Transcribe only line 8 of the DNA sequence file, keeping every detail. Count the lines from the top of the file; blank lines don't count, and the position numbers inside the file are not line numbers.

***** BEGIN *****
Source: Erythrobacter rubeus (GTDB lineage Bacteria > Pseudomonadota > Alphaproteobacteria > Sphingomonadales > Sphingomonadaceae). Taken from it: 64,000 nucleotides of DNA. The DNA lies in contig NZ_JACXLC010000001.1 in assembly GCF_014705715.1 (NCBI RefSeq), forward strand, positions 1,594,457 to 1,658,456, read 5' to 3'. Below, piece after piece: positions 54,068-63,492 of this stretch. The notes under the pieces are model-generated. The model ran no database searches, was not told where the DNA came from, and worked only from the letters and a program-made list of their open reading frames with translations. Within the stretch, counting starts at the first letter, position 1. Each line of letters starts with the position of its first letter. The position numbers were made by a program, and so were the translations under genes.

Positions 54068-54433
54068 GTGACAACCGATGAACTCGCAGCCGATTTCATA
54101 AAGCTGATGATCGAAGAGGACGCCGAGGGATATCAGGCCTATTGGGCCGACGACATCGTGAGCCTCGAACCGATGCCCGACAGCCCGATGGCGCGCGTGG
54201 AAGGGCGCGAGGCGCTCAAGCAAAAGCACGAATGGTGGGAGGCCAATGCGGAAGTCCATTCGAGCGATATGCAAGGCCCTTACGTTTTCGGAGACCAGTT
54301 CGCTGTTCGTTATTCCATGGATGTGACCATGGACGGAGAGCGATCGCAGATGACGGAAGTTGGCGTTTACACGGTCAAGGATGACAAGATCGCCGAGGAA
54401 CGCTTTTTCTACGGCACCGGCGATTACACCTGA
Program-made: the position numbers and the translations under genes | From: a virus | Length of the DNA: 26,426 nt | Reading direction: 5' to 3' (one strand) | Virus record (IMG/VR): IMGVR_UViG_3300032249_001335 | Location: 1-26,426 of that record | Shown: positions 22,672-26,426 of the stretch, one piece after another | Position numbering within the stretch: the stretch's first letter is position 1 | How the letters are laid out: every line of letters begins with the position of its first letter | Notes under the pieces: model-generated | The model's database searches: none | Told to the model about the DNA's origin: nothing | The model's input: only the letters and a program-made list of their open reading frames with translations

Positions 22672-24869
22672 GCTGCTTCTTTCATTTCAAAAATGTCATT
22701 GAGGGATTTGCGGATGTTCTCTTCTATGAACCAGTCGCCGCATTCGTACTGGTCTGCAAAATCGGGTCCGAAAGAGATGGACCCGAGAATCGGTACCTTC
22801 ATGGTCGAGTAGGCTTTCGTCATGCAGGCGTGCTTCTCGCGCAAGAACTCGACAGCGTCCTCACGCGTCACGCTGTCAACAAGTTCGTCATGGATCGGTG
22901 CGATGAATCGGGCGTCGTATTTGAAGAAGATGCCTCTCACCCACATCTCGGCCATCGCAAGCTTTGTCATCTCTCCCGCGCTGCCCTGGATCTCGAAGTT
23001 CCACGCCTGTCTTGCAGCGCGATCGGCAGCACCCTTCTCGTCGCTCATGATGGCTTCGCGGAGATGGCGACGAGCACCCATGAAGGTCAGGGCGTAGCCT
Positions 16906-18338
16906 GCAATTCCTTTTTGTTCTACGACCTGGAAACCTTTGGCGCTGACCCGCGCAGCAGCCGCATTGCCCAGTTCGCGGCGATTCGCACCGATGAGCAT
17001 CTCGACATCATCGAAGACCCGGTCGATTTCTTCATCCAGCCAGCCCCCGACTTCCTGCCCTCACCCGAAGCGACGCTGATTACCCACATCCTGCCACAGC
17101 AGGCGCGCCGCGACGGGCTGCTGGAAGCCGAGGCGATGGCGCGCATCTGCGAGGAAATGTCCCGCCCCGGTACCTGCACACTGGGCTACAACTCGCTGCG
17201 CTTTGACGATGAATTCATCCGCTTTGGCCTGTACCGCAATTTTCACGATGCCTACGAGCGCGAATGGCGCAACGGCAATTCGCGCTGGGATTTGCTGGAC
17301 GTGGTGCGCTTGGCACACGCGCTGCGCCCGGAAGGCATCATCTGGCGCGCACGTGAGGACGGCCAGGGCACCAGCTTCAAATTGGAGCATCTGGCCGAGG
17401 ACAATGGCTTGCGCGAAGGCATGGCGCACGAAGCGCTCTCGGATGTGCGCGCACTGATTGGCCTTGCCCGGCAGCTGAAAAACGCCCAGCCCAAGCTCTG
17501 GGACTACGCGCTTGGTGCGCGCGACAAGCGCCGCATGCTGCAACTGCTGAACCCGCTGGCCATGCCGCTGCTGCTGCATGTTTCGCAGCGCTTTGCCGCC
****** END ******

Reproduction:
Program-made: the position numbers and the translations under genes | From: a virus | Length of the DNA: 26,426 nt | Reading direction: 5' to 3' (one strand) | Virus record (IMG/VR): IMGVR_UViG_3300032249_001335 | Location: 1-26,426 of that record | Shown: positions 22,672-26,426 of the stretch, one piece after another | Position numbering within the stretch: the stretch's first letter is position 1 | How the letters are laid out: every line of letters begins with the position of its first letter | Notes under the pieces: model-generated | The model's database searches: none | Told to the model about the DNA's origin: nothing | The model's input: only the letters and a program-made list of their open reading frames with translations